US Federal Report Confirms Water Pollution by Fracking

US Federal Report Confirms Water Pollution by Fracking

Postby Oscar » Mon Jun 08, 2015 2:30 pm

US Federal Report Confirms Water Pollution by Fracking

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Based on limited data, EPA study finds no 'widespread' impacts.

By Andrew Nikiforuk, June 8, 2015

Despite being limited by data gaps, the United States Environmental Protection Agency has concluded that hydraulic fracturing technology has polluted ground and surface water in cases ranging from Alberta to Pennsylvania.

The 500-page draft report reverses the findings of a 2004 EPA study that concluded that the technology, which involves the high-pressure injection of fluids, gases, chemicals, water and sand into rock formations that hold oil and gas, posed no risk to groundwater. [ ... estudy.cfm ]

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Contamination spreads, expert warns

Proponents of hydraulic fracturing, which allows industry to crack into previously low-grade and uneconomic oil and gas formations, immediately seized on the report's findings that fracking incidents were not widespread.

U.S. Oklahoma Senator Jim Inhofe, for example, told the Tulsa World that the EPA report vindicates the technology from claims that it contaminates water wells and contributes to water shortages.

"This is the latest in a series of failed attempts by the (Obama) administration to link hydraulic fracturing to systematic drinking water contamination," Inhofe said in a statement to the paper.

Yet the report details several cases where the EPA investigated contamination reports directly after fracking operations and found big problems. [ ... 508_km.pdf ]

Anthony Ingraffea, a Cornell fracking expert and a member of PSE Healthy Energy, a group that favours severely limiting fracking for health and economic reasons, found the report's confirmation of groundwater contamination "deeply alarming."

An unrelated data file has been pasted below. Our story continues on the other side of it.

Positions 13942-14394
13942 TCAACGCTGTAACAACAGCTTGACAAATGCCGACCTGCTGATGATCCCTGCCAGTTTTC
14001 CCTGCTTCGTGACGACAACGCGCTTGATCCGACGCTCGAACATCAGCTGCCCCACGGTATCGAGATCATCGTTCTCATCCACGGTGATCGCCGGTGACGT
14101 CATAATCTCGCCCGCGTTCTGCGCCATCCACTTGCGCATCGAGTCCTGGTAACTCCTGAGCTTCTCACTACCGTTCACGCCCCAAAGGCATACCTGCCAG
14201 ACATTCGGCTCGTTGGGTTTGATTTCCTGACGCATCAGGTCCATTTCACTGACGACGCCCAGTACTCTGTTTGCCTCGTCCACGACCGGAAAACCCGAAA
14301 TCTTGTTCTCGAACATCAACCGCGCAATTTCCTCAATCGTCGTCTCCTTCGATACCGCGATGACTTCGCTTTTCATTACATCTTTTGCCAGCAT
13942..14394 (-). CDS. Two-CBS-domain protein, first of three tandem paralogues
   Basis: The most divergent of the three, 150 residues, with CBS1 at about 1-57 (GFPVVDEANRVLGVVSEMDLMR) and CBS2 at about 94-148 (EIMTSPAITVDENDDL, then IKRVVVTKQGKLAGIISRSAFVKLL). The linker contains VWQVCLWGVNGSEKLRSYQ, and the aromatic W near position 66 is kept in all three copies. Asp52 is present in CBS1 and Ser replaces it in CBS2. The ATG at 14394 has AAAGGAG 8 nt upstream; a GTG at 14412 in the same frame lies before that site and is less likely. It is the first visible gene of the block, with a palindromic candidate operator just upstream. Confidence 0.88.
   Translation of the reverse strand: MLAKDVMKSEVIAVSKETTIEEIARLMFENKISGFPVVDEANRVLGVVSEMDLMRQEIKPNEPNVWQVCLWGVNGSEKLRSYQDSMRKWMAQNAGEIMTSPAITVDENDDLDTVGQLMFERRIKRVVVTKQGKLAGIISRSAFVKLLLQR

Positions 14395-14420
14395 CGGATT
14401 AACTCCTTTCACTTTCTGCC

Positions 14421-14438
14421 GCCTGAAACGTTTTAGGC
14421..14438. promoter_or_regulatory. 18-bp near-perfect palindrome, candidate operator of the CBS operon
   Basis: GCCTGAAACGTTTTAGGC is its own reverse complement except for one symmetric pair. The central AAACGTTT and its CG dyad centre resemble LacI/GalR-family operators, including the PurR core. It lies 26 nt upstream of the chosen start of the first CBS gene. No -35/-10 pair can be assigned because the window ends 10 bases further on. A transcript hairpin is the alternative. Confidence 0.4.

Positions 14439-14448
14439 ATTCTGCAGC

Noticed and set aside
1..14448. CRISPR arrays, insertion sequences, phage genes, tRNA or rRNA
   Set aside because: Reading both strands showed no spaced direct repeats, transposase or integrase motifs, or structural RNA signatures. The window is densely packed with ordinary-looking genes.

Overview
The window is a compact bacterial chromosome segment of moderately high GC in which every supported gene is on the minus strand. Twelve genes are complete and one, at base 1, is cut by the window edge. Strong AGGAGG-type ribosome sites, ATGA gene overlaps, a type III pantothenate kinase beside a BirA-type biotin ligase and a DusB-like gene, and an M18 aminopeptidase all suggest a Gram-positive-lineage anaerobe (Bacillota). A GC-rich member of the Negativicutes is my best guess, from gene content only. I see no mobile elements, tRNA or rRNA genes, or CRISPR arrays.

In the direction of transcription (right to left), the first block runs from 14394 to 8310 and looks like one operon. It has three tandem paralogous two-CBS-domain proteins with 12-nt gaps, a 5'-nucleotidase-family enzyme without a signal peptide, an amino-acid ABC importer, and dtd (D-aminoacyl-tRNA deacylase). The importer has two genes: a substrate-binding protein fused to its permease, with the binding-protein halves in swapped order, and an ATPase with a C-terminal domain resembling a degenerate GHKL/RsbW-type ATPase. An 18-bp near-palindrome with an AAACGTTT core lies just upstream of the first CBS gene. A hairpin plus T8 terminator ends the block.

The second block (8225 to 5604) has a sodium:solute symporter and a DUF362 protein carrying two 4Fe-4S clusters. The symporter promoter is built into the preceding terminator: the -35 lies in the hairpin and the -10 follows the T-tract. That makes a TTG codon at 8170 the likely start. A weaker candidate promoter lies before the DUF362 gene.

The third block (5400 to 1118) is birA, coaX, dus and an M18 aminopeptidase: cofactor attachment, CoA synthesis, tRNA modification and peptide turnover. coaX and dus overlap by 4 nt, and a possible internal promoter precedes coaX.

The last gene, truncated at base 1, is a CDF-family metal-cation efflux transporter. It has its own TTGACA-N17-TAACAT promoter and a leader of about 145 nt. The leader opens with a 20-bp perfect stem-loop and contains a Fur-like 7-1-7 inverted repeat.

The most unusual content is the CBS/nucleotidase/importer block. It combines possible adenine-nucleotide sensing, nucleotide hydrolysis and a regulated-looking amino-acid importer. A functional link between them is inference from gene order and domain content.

"Headlines to the effect that this contamination appears not yet 'widespread' are hardly reassuring," added Ingraffea. "Contamination of a single drinking water well today can become contamination of an entire aquifer tomorrow."

One of the weaknesses of the new EPA study, Ingraffea said, is that it doesn't include state enforcement data as well as "studies and agency data that are highly relevant to the impacts of hydraulic fracturing activities on drinking water resources." [Tyee]

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Andrew Nikiforuk is an award-winning journalist who has been writing about the energy industry for two decades and is a contributing editor to The Tyee. Find his previous stories here: [ ]

Nikiforuk's book on hydraulic fracturing and the Jessica Ernst case, Slick Water, will be published this fall by Greystone Books.

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[ ... estudy.cfm ]

The EPA's first study on the technology, "Evaluation of Impacts to Underground Sources of Drinking Water by Hydraulic Fracturing of Coalbed Methane Reservoirs," found that fracking was safe and largely reflected the views of the George W. Bush administration.

The report was a government response to complaints and legal challenges related to the impacts of shallow fracking of coal formations across the U.S. -- the precursor to the shale gas revolution.

Despite extensive evidence of methane migration into groundwater in Colorado, West Virginia and Alabama, the agency concluded in its 2004 report that "the injection of hydraulic fracturing fluids into coalbed methane wells poses little or no threat" to drinking water and "does not justify additional study at this time."

At the same time the report noted that the coalbed methane industry had not only, in 10 out of 11 coal basins, fracked coal seams containing drinking water, but had done so with toxic fracking fluids, such as diesel fuel.

To address these problems, the EPA championed a voluntary and unenforceable offer by three major fracking companies to stop using diesel fuel. Diesel fuel remains a key fracking ingredient in parts of the U.S. and Canada, particularly in Alberta.

The seven-member peer review panel that signed off on the report included many industry representatives. Not one groundwater or contamination expert was included in the panel.

-- Andrew Nikiforuk
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